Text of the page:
>>>>what a
>>>> wealth of knowledge you all have!  I am hoping that you might give me
>>>> words of guidance as I attempt to tackle gum printing.  Before I ask
>>>> questions I would like to give a little background on how I will be
>>>> this process and where I amŠ
>>>> I am the Photo Technician at Cornell University and we have been
>>>> an alternative processes course using Litho and digital negatives.
>>>> past winter break I started using the quad tone rip and we are adding
>>>> printing to the list of processes covered.  I have had fantastic
>>>> creating negatives with Quad Tone RIP for Cyanotype, VanDyke Brown
>>>>and NA2
>>>> Platinum.  I am just starting the process with Gum and having only
>>>> in gum briefly about 3 years ago I am getting a little tripped up
>>>>with the
>>>> process.
>>>> So far I have completed the dot test that is outlined in the Keeper
>>>>of the
>>>> light to determine Pigment to Gum ratios for each color I would like
>>>> use.  I have completed this on both the Fabrino Soft Press (un-sized)
>>>> was discussed a few weeks back and Rives BFK sized in Gelatin and
>>>> with Glyoxal.  The dot test looked great and I am now moving on to
>>>> determining a base time for printing with pictorico.  I am starting my
>>>> tests with Winsor Newton lamp black 1/2g in 60ml of gum arabic mixed
>>>> with  Potassium dichromate and another with Ammonium Dichromate.  I
>>>> completed a time test with a strip of pictorico using 4 minute
>>>> up to 32 minutes with each sensitizer on both Fabrino and Rives
>>>>paper.  I
>>>> am using a homemade exposure unit that consists of a bank of closely
>>>> spaced black light UV florescent tubes approximately 3 inches from the
>>>> exposing area.  The tests on both papers took overnight to completely
>>>> clear of the brownish coloring.  From what I have read some people are
>>>> able to obtain an exposure on a light table in less then 10 minutes.
>>>> tests show a distinct separation between the Base+Fog of the
>>>>pictorico and
>>>> the uncovered areas of the print up through 32 mintues.  On the
>>>> paper with Ammonium Dichromate at 32 minutes this difference is just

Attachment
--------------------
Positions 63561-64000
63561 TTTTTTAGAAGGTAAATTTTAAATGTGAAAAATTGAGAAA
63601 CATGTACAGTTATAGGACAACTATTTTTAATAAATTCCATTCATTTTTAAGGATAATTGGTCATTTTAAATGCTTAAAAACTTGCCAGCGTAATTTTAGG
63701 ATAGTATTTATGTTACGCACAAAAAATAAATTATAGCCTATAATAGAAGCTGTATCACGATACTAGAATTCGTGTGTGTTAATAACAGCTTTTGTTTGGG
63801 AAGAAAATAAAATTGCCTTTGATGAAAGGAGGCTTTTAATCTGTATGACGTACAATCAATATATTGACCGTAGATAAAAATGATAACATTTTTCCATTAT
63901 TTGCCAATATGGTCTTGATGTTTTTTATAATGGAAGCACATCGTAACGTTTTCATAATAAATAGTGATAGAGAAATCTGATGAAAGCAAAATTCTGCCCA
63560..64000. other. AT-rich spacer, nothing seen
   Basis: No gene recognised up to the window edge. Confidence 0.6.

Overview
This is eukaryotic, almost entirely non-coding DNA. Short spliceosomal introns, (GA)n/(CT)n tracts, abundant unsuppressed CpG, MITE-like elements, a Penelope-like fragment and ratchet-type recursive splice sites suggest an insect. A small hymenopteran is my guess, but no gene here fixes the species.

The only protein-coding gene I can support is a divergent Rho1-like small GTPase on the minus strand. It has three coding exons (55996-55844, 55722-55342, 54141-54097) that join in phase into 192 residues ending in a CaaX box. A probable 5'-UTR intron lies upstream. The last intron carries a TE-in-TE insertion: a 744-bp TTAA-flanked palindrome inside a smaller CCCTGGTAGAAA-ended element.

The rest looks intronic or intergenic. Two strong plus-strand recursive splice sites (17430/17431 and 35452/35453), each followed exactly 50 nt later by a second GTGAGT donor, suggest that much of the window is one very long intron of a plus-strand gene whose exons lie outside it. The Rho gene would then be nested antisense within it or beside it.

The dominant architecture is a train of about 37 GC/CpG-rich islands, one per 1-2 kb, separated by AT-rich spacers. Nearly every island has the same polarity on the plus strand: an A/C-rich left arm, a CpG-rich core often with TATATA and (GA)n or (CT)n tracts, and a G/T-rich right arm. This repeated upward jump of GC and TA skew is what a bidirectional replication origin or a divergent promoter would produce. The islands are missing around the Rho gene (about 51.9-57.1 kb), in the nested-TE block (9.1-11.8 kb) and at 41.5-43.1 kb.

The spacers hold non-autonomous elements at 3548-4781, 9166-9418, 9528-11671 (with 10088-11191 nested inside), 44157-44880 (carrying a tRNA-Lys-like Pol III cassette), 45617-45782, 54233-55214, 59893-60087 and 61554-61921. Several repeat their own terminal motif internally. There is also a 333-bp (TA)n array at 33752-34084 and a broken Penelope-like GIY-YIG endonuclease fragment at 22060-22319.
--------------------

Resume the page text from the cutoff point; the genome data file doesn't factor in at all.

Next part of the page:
>>>> barely noticeable and my thought is that at about 35 minutes I
>>>>surpass the
>>>> base+fog of the pictorico.  After about 12 minutes on all test some
>>>> tanning is appearing.  If I were to go with a 35 minute exposure
>>>> is sure to be visible.
>>>> My questions are:
>>>> 1.  Should I try for longer exposures to see if I can obtain an
>>>> sufficient to hide the Base+Fog of the pictorico and if so is there a
>>>> remedy to the tanning?
>>>> 2.  Should I adjust my mix of sensitizer?  I have mixed the Potassium
>>>> Dichromate in a way that it has a large amount of precipitated chem
>>>> heated to almost 100F (this was done at a professor's request).  I
>>>> the Ammonium Dichromate as outlined in Sarah VanKeuren's Non-Silver
>>>> Manual, placing chemical in a graduate to reach the 1oz line and
>>>> water to 10oz.
>>>> 3.  Or do you have any other suggestions?
>>>> Thank you in advance for reading this long email and I am looking
>>>> to any words of wisdom you have to offer.
>>>> Best,
>>>> Jennifer Gioffre
>>>> Teaching Support Specialist
>>>> Architecture Art and Planning
>>>> Cornell University
>>>> 120 Tjaden Hall
>>>> Ithaca, NY 14853
>>>> Office: 607-255-4207
>>>> Fax: 607-255-3462
>>>> jmg393 at cornell.edu
>>>> darkroommanager at cornell.edu
>>>> _______________________________________________
>>>> Alt-photo-process-list | http://altphotolist.org/listinfo
>>> --
>>> *Carole Hollander*
>>> _______________________________________________
>>> Alt-photo-process-list | http://altphotolist.org/listinfo
>> _______________________________________________